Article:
In the latest sign that Johnson v. NCAA—a federal case which argues college athletes should be paid at least as much as their work-study classmates—is worrying the establishment, the Southeastern Conference and a group of 13 education associations have submitted amicus briefs to the U.S. Court of Appeals for the Third Circuit. They urge the appellate court to reverse U.S. District Judge John Padova’s ruling that rejected the NCAA’s motion to dismiss and supported the recognition of college athletes as employees under the Fair Labor Standards Act.
Sportico has obtained the two briefs, which were filed on June 7.
The SEC’s interest in the case is clear even though none of the conference’s 14 member universities reside in the Third Circuit’s region (Pennsylvania, New Jersey, Delaware and the Virgin Islands). Those members are more likely to be deemed employers, and the conference is more likely to be deemed a joint employer, if Johnson succeeds. The schools and conference dread new labor costs, especially when, the SEC contends, most colleges already lose money on athletics.
The American Council on Education, the Association of Public and Land-grant Universities, the Association of Catholic Colleges and Universities, and the Council for Christian Colleges & Universities are among the 13 education-related groups filing a joint brief. They represent, and lobby on behalf of, numerous schools and academic leaders. Like the SEC, these associations recognize the paradigmatic shift that would occur if college athletes were owed minimum wage and overtime pay protections.
To be clear, if Johnson prevails, it would neither lead to million-dollar contracts for college athletes, nor allow those athletes to unionize. As Johnson lead counsel Paul McDonald recently told Sportico in an exclusive video interview, FLSA recognition would mean that athletes are paid akin to their work-study classmates, some of whom receive academic scholarships, for part-time work.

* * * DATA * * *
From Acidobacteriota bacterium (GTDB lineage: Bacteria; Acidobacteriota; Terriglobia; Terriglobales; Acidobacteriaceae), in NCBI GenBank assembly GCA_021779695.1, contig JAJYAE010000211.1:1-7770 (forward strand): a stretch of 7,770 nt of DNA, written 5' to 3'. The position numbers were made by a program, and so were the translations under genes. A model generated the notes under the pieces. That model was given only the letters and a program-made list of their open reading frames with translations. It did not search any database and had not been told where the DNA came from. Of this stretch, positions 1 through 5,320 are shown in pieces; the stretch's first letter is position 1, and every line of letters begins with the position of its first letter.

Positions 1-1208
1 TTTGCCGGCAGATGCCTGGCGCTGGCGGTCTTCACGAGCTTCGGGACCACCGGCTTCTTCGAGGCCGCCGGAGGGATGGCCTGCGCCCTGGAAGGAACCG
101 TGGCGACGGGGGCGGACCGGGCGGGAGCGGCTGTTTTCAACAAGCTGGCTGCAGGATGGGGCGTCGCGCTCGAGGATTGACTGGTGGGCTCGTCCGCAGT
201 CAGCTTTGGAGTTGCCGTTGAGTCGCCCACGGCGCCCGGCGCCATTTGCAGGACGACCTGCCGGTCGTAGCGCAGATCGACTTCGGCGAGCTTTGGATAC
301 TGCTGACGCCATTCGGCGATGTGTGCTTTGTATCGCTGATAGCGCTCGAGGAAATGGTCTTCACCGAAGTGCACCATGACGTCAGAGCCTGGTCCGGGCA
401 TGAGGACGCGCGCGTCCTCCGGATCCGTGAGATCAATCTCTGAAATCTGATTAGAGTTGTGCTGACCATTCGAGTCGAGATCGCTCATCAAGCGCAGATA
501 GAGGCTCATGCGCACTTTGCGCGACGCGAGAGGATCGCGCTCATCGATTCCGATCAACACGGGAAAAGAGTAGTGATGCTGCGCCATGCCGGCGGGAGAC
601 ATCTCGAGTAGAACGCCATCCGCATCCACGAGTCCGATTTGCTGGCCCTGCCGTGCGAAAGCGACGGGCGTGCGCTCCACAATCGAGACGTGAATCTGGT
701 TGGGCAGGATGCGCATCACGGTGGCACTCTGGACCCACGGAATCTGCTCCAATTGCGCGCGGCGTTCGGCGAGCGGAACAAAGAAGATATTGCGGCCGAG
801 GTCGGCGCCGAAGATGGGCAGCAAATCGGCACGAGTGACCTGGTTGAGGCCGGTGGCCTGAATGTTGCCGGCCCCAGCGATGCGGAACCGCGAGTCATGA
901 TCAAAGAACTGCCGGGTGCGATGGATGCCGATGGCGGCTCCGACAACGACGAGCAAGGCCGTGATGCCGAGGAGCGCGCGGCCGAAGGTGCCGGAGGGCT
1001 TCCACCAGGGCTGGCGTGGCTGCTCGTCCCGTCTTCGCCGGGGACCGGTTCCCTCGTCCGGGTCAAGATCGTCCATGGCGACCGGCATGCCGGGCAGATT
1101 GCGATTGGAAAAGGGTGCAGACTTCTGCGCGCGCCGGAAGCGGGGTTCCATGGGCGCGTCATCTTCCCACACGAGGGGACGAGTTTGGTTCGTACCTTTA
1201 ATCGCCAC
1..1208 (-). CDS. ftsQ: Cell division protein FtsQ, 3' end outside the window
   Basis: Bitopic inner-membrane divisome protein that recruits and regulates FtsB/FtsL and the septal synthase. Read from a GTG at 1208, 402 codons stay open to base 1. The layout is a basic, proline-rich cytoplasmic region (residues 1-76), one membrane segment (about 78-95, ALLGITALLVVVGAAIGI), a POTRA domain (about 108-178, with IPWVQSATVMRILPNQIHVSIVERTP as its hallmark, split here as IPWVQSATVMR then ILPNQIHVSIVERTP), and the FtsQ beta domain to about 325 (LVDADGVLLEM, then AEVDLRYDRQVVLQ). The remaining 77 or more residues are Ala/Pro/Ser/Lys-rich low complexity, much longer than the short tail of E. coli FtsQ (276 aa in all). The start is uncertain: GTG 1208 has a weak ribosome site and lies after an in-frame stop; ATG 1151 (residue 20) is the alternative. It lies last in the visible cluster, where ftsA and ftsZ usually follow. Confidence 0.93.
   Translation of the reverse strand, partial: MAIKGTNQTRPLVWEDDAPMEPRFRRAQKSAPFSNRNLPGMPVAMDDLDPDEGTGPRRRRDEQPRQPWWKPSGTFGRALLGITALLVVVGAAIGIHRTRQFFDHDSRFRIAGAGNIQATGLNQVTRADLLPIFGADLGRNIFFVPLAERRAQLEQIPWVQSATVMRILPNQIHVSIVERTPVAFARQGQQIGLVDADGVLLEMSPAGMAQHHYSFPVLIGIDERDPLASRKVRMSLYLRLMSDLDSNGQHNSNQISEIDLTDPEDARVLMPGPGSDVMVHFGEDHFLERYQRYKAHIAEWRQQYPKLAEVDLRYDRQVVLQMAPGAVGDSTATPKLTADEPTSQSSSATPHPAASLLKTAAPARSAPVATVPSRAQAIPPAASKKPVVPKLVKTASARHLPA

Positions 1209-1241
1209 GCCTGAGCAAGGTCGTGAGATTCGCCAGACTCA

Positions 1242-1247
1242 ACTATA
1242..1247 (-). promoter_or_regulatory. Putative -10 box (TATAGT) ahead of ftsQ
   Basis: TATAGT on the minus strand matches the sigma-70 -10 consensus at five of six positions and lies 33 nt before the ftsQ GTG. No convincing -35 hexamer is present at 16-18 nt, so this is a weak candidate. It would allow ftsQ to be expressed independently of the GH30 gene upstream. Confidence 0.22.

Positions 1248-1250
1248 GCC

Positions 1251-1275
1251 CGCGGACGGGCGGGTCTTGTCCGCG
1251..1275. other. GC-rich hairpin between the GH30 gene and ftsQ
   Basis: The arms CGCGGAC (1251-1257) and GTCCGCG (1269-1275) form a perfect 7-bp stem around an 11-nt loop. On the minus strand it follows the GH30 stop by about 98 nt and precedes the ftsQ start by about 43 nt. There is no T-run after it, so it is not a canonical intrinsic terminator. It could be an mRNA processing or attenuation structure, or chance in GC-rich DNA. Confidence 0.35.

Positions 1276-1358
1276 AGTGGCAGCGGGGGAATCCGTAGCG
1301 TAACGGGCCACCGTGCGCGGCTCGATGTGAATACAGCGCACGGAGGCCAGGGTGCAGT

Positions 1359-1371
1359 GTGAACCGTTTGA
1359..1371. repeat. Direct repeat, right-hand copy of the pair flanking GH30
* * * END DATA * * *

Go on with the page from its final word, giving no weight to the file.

McDonald hypothesizes college athletes being paid $25 an hour and, if they worked up to the NCAA’s 20 hour per week limit, earning $500 a week and $2,000 a month during a four- or five-month season (and earn less during the off-season). Particularly given that colleges have long afforded work-study students and that the average pay for an FBS football coach was $2.7 million as of 2020, according to USA Today, McDonald scoffs at concerns that FLSA employment would somehow bankrupt schools.
Still, in insisting that playing sports “should be categorized as an extracurricular educational activity” rather than an employment activity, the SEC maintains that schools paying athletes a work-study wage would be cost prohibitive. “The overwhelming majority of colleges and universities,” the SEC notes, “must subsidize intercollegiate sports from other revenue sources.” If a school has 400 athletes, and pays each $2,000 a month during the season, the cost would be $800,000 a month—a figure that some schools might contend is incompatible with their economics, though athletics often provide additional value in terms of alumni fundraising, admissions and marketing.